Nashua’s MakeItLabs part of tech wave
When Adam Shrey, of Nashua’s MakeIt Labs, was invited to an invitation-only conference in Washington in August, he was sure to tell them he could make it.
Shrey, who heads the Gate City’s downtown maker space, was invited by the Office of Science Technology Policy on behalf of the White House to attend the A Nation of Makers conference, designed to plug federal officials in to representatives from maker spaces from around the country.
The informal spaces, packed with tools, technology and like-minded creatives, are growing around the country. They take various forms, from small gatherings to share ideas to full-bore labs and shops complete with 3-D printers, computer-aided milling machines, wood shops and coding space. The resulting projects cover the spectrum of anyone’s imagination.
The Washington conference was a signal to the country’s tech innovators that the government thinks they may be onto something; and something big.
"They see the same sort of potential that we do for it," Shrey said in the MakeIt Labs space on Crown Street in Nashua.
The event on Aug. 24 in the Eisenhower Executive Office Building featured the familiar conference format of presentations and breakout sessions, but the result left a clear message from administration officials that garage tinkerers are being taken seriously.
"When we started, most people didn’t even know what a make space was. Now the office of the president is having a meeting of everybody. They’re obviously aware of it," Shrey said.
"You guys and gals and people are on the cutting edge of something that’s a really big deal," said Mark Walsh, the director of the Small Business Administration’s Investment and Innovation division who spoke at the conference.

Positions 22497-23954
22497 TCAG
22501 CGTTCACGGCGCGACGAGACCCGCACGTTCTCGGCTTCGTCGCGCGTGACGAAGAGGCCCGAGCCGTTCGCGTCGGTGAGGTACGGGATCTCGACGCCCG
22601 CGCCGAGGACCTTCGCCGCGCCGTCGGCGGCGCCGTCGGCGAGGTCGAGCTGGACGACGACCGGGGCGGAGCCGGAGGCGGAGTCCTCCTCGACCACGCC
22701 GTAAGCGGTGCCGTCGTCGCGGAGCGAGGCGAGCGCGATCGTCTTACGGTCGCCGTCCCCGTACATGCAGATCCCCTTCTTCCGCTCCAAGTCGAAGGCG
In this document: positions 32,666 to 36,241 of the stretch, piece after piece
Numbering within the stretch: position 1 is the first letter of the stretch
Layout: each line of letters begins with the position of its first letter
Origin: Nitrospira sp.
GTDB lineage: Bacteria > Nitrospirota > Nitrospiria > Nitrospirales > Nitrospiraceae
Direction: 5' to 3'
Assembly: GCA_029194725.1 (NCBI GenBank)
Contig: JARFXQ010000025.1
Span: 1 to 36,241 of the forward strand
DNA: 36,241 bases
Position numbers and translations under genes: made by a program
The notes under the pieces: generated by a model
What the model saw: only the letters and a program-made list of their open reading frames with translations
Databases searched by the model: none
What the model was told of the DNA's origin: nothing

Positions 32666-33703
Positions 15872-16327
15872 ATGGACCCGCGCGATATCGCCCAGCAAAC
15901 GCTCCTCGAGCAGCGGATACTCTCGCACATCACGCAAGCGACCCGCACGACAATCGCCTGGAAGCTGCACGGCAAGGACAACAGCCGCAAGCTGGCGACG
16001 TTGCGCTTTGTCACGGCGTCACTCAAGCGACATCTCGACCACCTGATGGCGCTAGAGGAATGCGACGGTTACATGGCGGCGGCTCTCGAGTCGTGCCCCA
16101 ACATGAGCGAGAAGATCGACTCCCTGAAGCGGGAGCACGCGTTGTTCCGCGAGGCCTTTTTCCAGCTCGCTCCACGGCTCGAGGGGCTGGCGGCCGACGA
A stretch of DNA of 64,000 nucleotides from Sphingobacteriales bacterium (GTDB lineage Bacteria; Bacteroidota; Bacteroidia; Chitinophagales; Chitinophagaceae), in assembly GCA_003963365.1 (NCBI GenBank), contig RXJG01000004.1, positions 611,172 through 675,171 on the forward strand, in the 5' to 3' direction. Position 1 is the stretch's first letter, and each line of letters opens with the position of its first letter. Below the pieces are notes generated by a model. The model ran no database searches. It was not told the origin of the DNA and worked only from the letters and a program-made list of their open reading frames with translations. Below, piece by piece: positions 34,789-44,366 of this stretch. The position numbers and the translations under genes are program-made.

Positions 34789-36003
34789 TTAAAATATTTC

Walsh, now a federal official but at one time part of America Online and other large corporations, said those people in the "walled gardens of massive corporations" who think their "products, services and processes are protected are facing a wakeup call."
"The faces I’m looking at today are making a huge impact now and an even larger impact in the future in pretty much every single sector of what it means to be a citizen not only of this nation but of all nations," he added.
Shrey said the "conference itself was very cool," but the "greatest thing to come of it is a big spark," which comes at a time of growth not only in the maker movement in general, but specifically for Nashua’s own maker community.
The group, which rents a former manufacturing building on Crown Street, is moving to phase two of its recent surge in development as they begin taking applications for tech incubator space in one wing of their building.
The main portion of the building is sectioned off into actual hands-on creative space. The adjacent portion will have a different focus. Offices and cubicles are being prepared with the hopes that they’ll soon be populated with burgeoning tech business leaders.
"We’re looking more to actually find people who want to start that business and haven’t done it yet and help them, give them space and amenities to get them there without putting out a giant financial risk to themselves," he said.
Shrey describes the area as "quiet space," designed for activities appropriate for an office building.
"They’re not running a CNC machine in there," said Shrey while sitting in the main workshop area. "People come out here to be social and work at the same time. whereas if you really need to concentrate on something and don’t want to be bothered, that’s kind of the library space."
Reflecting on the summer meeting in DC, Shrey said the both old, established spaces and new ones in attendance were "blown away that we were invited there for this meeting," he said.
The result has been "a ton of chatter and planning" that has happened since then.
At the conference, SBA director Walsh acknowledged the daunting task of navigating the federal bureaucracy, but encouraged the makers attending to "make the United States Government pay attention to every single thing that every one of you do every single day."
Shrey said, "For the people here, it’s great, because it gives us a lot more resources to take things to the next level."
Don Himsel can be reached at 594-6590, firstname.lastname@example.org, or @Telegraph_DonH.